The WBC set Arosemena up with a business mentor who helped her develop a business plan. They also connected her with the UA Eller College of Management, where a team of undergrads came up with ideas for expanding Dish for Dosha’s market. Within a year of starting, Arosemena was paying two part-time staff to keep up with orders.

Dish for Dosha still hadn’t broken into the wholesale market. To scale up, Arosemena needed more juicers. But she couldn’t afford them. She was still waitressing at the Café Poca Cosa to support herself. Who would give her a loan?

“I didn’t have any capital,” she says, “I didn’t have good credit. I had a divorce. And I was a single mother. And I was low-income. And I was minority.”

After she was turned down twice, the WBC found a potential lender. Flores-Aguirre went with her when Arosemena made her pitch to the Community Investment Corporation. She got a loan of $25,000.

Now 70 stores in Arizona carry Dish for Dosha. Arosemena says her sales grew 400 percent and her employees now work 30 hours a week. She pays them above minimum wage. In June she started paying herself for the first time.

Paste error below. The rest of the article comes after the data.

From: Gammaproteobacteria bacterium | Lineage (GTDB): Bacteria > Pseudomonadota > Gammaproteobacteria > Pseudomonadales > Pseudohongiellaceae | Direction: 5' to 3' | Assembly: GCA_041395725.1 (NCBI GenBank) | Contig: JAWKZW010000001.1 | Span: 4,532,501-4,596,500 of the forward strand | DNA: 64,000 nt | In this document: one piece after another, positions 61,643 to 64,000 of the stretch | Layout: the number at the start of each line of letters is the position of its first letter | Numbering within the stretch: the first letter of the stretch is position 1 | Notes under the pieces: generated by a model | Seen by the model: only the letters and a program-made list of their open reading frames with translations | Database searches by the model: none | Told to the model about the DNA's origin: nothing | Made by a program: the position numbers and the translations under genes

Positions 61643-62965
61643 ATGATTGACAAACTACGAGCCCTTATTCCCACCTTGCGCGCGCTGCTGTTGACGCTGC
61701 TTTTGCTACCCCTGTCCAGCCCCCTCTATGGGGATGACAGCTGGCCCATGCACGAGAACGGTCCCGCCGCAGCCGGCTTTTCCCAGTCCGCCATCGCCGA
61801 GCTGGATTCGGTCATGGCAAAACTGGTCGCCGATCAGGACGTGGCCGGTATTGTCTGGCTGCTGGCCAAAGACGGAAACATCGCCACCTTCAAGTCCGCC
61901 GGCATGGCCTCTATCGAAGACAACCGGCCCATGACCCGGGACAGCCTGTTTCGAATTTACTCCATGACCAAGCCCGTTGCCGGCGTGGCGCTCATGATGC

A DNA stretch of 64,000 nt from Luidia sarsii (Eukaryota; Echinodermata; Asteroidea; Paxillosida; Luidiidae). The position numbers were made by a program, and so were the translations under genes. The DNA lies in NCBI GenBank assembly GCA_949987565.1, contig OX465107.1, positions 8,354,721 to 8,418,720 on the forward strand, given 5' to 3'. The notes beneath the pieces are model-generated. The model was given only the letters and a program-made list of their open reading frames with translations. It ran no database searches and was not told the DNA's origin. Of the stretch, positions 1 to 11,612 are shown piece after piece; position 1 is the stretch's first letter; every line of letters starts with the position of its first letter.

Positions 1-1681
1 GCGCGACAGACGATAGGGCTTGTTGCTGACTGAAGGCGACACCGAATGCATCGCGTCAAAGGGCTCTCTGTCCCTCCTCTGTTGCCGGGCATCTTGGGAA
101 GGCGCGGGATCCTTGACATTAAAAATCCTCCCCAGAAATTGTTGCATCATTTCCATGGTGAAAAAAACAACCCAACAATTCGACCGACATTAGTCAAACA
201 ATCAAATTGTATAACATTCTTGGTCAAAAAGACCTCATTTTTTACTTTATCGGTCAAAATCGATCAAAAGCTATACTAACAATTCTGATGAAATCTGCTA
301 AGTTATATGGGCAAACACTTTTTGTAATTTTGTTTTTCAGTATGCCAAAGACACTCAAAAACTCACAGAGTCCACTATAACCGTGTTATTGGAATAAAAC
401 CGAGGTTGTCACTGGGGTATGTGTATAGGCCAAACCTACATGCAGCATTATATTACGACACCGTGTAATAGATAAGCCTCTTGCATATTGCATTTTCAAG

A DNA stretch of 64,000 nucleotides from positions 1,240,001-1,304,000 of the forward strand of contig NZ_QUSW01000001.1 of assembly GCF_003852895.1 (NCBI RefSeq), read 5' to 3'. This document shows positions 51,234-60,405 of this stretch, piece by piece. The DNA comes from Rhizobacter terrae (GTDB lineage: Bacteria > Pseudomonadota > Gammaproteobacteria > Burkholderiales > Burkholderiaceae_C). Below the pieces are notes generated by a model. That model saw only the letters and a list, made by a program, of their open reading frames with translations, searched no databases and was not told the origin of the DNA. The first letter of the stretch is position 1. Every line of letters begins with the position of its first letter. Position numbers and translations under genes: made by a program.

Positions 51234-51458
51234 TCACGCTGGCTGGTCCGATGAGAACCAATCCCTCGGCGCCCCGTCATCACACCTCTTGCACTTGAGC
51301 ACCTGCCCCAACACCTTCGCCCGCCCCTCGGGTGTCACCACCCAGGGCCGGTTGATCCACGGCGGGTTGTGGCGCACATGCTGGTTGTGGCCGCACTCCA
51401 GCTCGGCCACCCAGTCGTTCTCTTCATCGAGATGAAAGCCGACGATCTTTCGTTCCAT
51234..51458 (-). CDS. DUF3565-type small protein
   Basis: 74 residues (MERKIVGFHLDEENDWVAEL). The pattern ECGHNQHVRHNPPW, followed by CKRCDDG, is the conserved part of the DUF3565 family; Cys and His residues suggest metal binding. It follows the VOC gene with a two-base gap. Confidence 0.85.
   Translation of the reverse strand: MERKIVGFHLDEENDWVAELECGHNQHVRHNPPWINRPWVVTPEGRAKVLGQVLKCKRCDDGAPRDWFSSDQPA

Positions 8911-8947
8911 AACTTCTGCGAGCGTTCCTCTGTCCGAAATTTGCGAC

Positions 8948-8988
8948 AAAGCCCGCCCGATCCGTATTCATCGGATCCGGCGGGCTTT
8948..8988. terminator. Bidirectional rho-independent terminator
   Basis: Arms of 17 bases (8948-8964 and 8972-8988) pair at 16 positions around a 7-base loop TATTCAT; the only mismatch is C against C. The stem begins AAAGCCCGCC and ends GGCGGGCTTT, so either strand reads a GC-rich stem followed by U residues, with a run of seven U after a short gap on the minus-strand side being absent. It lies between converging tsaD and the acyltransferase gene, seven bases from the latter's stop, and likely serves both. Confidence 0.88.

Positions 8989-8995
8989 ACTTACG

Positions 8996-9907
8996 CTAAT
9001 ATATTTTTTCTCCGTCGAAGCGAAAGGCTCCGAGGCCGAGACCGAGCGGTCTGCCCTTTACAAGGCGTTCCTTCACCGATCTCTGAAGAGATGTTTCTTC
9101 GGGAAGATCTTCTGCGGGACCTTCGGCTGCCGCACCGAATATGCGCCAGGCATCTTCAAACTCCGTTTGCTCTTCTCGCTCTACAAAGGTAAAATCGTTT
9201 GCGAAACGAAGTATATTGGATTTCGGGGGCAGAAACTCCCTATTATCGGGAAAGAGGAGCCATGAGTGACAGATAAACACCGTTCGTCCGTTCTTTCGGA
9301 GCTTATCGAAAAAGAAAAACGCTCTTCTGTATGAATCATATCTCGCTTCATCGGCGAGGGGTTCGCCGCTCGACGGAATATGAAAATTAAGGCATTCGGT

This is the outcome the YWCA hoped for: Dish for Dosha makes healthy food available in the community and creates good jobs for women. But is this an experiment that can be replicated?

This is the outcome the YWCA hoped for: Dish for Dosha makes healthy food available in the community and creates good jobs for women. But is this an experiment that can be replicated?

The YWCA shelters Arosemena – she doesn’t pay rent or utilities, or even buy cleaning supplies.

According to Flores-Aguirre, the WBC helps more than a thousand clients a year, and the majority are food entrepreneurs. They can’t all use the Y’s kitchen!

Flores-Aguirre and Liane Hernandez put together a list of all the business in Tucson that have commercial kitchens that could potentially share space with a start-up. It came to around 100. They called them all. Five were willing to rent. None were willing to share space for free.

So the YWCA decided to build a commercial kitchen for low-income food entrepreneurs. They already had a location: the House of Neighborly Service (HNS), in South Tucson.